"The FDA is supposed to protect public health, but they are falling short," said Carmen Cordova, a microbiologist for the Natural Resources Defense Council and the study's lead author.
The NRDC looked at records from 2001 to 2010 (secured through the Freedom of Information Act) and found that the FDA's internal scientific reviews of 30 drugs used in livestock concluded that the drugs likely exposed humans to antibiotic-resistant bacteria through the food supply, the study says.
(Read more: A 'superbug' fix? Agribusiness doesn't think so)
At least nine of the 30 antibiotics potentially harmful to humans are still being used in animals, according to the council.
"That's a breach of their responsibility and to the public trust," Cordova argued.
While not responding directly to the NRDC's contention that drugs harmful to humans are being used in animals, the FDA defended its research methods for antibiotic use in livestock.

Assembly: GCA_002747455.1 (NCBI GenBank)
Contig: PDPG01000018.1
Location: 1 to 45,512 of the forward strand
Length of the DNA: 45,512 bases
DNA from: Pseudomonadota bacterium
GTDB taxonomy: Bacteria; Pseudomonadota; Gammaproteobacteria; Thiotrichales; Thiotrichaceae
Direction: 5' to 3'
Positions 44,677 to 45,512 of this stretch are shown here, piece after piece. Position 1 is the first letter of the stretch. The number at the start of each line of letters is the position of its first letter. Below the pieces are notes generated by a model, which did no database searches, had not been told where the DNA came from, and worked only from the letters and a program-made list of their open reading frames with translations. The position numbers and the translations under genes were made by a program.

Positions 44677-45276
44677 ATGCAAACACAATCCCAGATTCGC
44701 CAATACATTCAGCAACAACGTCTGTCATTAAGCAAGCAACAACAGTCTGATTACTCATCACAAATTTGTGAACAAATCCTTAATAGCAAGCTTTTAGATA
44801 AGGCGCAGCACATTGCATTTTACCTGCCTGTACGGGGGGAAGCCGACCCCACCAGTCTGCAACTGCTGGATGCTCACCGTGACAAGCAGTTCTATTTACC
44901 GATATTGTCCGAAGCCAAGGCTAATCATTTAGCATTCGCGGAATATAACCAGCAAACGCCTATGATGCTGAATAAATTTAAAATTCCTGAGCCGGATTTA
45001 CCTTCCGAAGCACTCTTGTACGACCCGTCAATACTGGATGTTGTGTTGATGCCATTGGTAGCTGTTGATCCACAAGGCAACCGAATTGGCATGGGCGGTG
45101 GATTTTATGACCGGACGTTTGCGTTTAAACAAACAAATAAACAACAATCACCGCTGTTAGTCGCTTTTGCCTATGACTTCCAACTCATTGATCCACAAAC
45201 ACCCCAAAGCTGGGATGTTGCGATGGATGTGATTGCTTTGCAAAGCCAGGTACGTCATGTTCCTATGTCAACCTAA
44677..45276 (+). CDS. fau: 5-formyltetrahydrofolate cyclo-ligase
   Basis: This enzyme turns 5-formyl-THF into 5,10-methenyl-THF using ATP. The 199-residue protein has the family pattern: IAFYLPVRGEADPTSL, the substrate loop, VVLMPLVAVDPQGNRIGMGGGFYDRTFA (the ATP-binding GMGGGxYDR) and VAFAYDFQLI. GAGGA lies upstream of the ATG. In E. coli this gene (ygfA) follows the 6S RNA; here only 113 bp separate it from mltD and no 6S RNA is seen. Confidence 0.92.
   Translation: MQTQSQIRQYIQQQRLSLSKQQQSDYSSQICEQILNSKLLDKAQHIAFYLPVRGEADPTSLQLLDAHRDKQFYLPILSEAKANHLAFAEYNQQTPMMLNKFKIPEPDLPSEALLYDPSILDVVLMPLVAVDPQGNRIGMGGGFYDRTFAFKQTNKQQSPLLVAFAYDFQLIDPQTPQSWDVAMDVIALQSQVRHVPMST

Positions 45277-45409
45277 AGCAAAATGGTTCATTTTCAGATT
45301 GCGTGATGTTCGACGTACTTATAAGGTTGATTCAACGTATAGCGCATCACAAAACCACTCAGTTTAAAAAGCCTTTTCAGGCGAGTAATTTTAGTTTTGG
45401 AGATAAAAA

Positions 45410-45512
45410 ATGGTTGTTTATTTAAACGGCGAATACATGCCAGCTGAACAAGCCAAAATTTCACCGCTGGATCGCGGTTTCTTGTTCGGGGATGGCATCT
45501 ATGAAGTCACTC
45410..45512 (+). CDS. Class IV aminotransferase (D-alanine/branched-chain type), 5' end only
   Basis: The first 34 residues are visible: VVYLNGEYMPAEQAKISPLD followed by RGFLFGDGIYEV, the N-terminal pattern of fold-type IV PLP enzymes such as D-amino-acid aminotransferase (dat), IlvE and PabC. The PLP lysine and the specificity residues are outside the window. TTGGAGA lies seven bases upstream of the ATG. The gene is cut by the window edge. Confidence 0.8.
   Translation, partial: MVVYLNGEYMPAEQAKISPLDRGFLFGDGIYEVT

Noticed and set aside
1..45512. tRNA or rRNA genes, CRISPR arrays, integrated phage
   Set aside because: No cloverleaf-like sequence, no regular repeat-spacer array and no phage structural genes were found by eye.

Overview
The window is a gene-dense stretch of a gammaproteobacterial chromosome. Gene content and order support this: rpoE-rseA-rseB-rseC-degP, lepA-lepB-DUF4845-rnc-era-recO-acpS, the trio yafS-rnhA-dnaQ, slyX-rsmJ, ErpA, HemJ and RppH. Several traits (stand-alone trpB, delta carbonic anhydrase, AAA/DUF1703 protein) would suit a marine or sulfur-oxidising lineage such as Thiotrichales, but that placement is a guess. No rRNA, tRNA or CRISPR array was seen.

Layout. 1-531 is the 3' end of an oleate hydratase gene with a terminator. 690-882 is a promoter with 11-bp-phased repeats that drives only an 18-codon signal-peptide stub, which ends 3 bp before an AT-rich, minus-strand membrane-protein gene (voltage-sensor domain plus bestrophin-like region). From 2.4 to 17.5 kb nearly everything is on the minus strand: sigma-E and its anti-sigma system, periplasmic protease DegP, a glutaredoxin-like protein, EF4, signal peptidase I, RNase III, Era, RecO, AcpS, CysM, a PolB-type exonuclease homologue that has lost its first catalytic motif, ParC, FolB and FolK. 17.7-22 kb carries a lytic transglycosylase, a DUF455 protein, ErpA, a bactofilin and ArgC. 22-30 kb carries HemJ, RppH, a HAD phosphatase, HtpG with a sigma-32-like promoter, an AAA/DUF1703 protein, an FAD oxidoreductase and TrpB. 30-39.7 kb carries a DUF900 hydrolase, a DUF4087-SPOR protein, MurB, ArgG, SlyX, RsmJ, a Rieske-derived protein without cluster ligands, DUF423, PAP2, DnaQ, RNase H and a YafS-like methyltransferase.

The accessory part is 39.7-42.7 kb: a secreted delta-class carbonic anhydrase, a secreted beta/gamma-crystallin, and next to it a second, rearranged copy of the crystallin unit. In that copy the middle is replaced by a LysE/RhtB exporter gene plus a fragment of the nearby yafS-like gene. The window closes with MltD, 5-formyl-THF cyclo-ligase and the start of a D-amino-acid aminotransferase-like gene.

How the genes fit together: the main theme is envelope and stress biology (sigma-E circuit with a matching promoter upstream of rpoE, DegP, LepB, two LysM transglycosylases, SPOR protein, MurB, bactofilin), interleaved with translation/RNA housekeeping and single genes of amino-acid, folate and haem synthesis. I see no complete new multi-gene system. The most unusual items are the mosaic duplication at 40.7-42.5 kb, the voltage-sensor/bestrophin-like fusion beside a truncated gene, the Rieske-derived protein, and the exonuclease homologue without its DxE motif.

In a response to CNBC, the FDA said that based on its "review of this [safety data on antibiotics from producers] and other information, the agency chose to employ a strategy that would more broadly address the concerns about the production use of medically important antimicrobials in food-producing animals."
It added that "our strategy also does not limit our authority to take future regulatory action."